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Surviving the cold

Discussion in 'Beginners' started by cyclebum, 14 Nov 2007.

  1. cyclebum

    cyclebum Senior Member

    Location:
    Cheshire
    I know there have been a few threads on this subject so forgive me for going over old ground. I went out the other day in the beautiful sunshine :tongue:, but it was so so cold:sad:.I worry about making excuses not to go out over the coming months so I really need to get kitted out, but on a budget!
    I firstly had to wear leather gloves under my fingerless, it was OK but not ideal. Recent postings about gloves had some people recomending what seem to be thick gloves. I have fleece walking gloves but they are too thick to manouver the gears.
    I bought some thermal leggins which were quite pricy but my quads still seemed to be tightning with the cold.
    On top I do have a cycling fleece with short sleeve jersey under but I only wore my shower jacket, I do have a warmer rain jacket which probably would have been better. To be honest I expected that once I got going I would warm up and be fine. This took longer than usual (to be expected) but it was short lived and soon the cold was seizing up my muscles and seemed to be sapping my energy. Is this normal or is it down to fittness as I really struggled? I only ended up doing 20 miles as I had to head home I was so cold.
    Any advice on surviving the cold please!!!:blush:
     
  2. alecstilleyedye

    alecstilleyedye nothing in moderation Staff Member

    the short answer is that it's horses for courses. i can get away with aldi's winter gloves whereas a pal has to wear the sort of mitt one might see on the end of the arm of a skier. conversely, i need overshoes to keep my feet warm but he doesn't.

    your best bet is to work out what bits get cold, and see what advice other people on here can give you on the stuff available to keep you warm.
     
  3. Mister Paul

    Mister Paul Honky

    Location:
    North Somerset
    Is there a Decathlon near to you?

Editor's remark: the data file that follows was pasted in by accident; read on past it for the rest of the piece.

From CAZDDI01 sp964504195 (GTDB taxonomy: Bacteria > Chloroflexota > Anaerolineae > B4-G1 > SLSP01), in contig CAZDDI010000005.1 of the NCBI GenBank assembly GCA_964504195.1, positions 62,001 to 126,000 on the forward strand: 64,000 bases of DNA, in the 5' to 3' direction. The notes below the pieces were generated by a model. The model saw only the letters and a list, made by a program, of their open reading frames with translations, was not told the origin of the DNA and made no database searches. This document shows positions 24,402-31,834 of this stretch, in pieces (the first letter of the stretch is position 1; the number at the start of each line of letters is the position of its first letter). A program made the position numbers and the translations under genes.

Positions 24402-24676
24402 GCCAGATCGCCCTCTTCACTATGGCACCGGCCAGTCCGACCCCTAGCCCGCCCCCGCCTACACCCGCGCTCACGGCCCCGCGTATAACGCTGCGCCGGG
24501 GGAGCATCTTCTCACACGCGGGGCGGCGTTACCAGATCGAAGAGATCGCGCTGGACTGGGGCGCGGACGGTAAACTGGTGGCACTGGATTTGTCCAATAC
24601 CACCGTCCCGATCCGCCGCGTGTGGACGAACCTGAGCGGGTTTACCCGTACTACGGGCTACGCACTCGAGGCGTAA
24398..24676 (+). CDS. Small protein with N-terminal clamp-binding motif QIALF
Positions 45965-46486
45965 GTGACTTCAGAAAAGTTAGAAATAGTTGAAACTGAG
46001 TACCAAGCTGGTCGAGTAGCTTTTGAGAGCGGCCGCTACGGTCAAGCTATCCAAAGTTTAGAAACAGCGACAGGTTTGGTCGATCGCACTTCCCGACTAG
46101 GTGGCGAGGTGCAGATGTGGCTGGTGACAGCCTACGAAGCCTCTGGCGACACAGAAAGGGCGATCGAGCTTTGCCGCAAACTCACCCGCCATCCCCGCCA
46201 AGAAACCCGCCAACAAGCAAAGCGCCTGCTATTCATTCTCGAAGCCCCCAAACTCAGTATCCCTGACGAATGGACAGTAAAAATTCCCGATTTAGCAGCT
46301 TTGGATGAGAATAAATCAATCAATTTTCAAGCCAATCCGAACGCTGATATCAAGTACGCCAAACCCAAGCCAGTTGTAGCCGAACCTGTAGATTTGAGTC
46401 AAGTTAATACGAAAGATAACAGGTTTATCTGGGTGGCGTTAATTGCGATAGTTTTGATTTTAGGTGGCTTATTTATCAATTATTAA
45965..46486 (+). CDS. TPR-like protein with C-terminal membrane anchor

You need-

    base layer ~about £6
    Thin fleece ~£7
    waterproof jacket -you've got one
    If you like you could also add one of their long-sleeved running tops as a another layer. They're £10.

    They also do gloves that are toasty warm.

    Failing that, just pedal faster.
     
  4. Arch

    Arch Married to Night Train

    Location:
    York, UK
    I can't help much, as I'm the sort to wimp out of long rides in the cold.

    You might find that thick cycling gloves are not like fleece gloves - they often have grippy bits on the palms to help with gear shifting (what sort of shifters do you have?) And they will probably be more windproof - as your hands are at the front of the bike, they get windchilled just from you moving along. I find fleece gloves OK down to a certain temp, but then I need the windproof winter ones. Try to keep ypur hands moving about as well, if you find you're doing a stretch with no braking or gearshifting, wiggle your fingers to keep the circulation going. Same goes for toes.

    To go out for a ride in the sort of cold snap we've had recently (assuming you could promise a big enough mug of tea and pub lunch at the end of it to get me out), I expect I'd wear my padded shorts with Bikesters over them (the shorts for the padding, the bikesters for warmth, so I get a double layer on my thighs), a t-shirt or cycling top, a fleece jumper (probably not even a cycle specific one, just a thinish one I have), and my waterproof (which is on the thicker side). I might be tempted to wear a thin longsleeved top under the t-shirt as well, but I'd want to be able to take a layer off when I warmed up, hence the fleece jumper. Oh, in fact that's pretty much what Mr Paul has just said...
     
  5. Cycling Naturalist

    Cycling Naturalist Legendary Member

    Location:
    Llangollen
    Having cycled into work with a hard frost on the ground on Monday, I can tell you that the answer is layers and zips. Unzip when you start to sweat and zip up when it feels cold. Headbands are ideal for keeping your forehead and ears warm.